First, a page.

D. TO THE SAINTS IN THE TRANSITIONAL PERIOD BETWEEN CHRIST’S INCARNATION AND RESURRECTION
According to God’s economy, there was a transitional period between Christ’s incarnation and resurrection. The Spirit came to certain saints during this period, which lasted about thirty-three and a half years. John the Baptist and Mary, the mother of Jesus, are not included among these saints, for John was filled with the Spirit and Mary was overshadowed by the Spirit before the beginning of this transitional period. Neither did the Spirit come to the Lord’s disciples during this period. For example, the Lord Jesus cast out demons by the Spirit of God (Matt. 12:28). Although the disciples were given authority by the Lord to cast out demons and did cast them out (Mark 3:15; 6:7; Luke 10:17), there is no verse telling us that they cast out demons by the Spirit. Furthermore, when Peter received the revelation that Jesus is the Christ, the Son of the living God (Matt. 16:16), the Lord Jesus said that Peter was blessed, not because this was revealed by the Spirit but because it was revealed by the Father (v. 17). During the transitional period between His incarnation and resurrection, the Lord Jesus was the unique one to minister by the Holy Spirit. During this time the Spirit also came to Elizabeth, Zachariah, and Simeon.
1. To Elizabeth—Filling Her Economically
Concerning Elizabeth, the mother of John the Baptist, Luke 1:41 says, “It came about as Elizabeth heard Mary’s greeting, that the baby leaped in her womb; and Elizabeth was filled with the Holy Spirit.” Once again, the Greek word translated “filled” is pletho, denoting the outward filling economically. Because Elizabeth was filled with the Spirit economically, she could utter the marvelous blessing recorded in verses 42 through 45, something she could not do by herself. Elizabeth’s blessing by the Holy Spirit reveals Christ’s humanity as the fruit of Mary’s womb (v. 42) and His deity as the Lord (v. 43). Being filled with the Holy Spirit, Elizabeth recognized the fruit of Mary’s womb as her Lord. This indicates that she acknowledged the deity of the child to be born of Mary. Moreover, she could confirm Mary’s faith in the Lord’s word by saying, “Blessed is she who believed, because there shall be a completion of the things spoken to her from the Lord” (v. 45). This was a prophecy by the Holy Spirit to confirm the Lord’s word spoken to Mary by the angel Gabriel (Luke 1:30-37).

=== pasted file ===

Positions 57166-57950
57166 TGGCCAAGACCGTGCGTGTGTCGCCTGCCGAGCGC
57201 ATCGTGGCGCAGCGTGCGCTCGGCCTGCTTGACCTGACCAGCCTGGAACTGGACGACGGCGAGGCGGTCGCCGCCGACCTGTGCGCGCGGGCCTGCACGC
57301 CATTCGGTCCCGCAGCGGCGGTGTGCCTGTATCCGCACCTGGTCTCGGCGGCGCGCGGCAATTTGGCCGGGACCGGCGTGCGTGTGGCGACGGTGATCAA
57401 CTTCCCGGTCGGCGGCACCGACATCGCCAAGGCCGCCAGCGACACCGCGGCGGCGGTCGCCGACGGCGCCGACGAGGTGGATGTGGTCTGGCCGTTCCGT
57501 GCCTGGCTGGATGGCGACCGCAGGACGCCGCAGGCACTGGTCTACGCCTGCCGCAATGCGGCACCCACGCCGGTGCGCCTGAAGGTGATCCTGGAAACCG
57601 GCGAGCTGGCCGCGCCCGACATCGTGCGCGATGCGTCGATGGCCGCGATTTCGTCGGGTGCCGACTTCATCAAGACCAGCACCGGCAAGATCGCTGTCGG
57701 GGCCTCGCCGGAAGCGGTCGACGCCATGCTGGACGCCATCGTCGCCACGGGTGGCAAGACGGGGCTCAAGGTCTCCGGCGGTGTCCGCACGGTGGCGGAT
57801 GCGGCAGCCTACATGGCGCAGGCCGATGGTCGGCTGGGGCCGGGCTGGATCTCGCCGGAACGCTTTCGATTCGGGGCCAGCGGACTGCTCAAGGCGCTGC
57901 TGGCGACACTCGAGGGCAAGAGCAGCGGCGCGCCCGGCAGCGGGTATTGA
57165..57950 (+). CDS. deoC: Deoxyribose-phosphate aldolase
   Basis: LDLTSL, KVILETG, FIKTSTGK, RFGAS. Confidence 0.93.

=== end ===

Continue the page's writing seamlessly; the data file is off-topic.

2. To Zachariah—Filling Him Economically
In the transitional period the Holy Spirit also came to Zachariah, the father of John the Baptist. According to Luke 1:67, Zachariah was filled with the Spirit and prophesied. In verse 68 Zachariah says, “Blessed be the Lord, the God of Israel, because He has visited and accomplished redemption for His people.” Here Zachariah prophesies regarding God’s redemptive move for His people unto their salvation. In verse 69 he speaks of Christ’s humanity as the “horn of salvation for us in the house of David,” and in verse 78, of Christ’s deity as “the rising sun from on high.” Zachariah’s prophecy sheds more light concerning God’s move on earth than is shed by Elizabeth’s blessing. In his prophecy we also have a revelation of Christ in His divine human person and saving work.
3. To Simeon—Being upon Him, Filling Him Economically
Finally, during this transitional period the Spirit came to Simeon, being upon him and filling him economically. “The Holy Spirit was upon him. And it was communicated to him by the Holy Spirit that he would not see death before he should see the Lord’s Christ. And he came in the Spirit into the temple” (Luke 2:25b-27a). Therefore, Simeon’s adoration of Jesus was in the Holy Spirit. In his words of adoration (vv. 29-34) the Lord Jesus is revealed as the consolation of Israel, God’s salvation, a light for the Gentiles, a glory of Israel, a test to Israel, and a sign opposed.
(Conclusion of the New Testament, The (Msgs. 079-098), Chapter 6, by Witness Lee)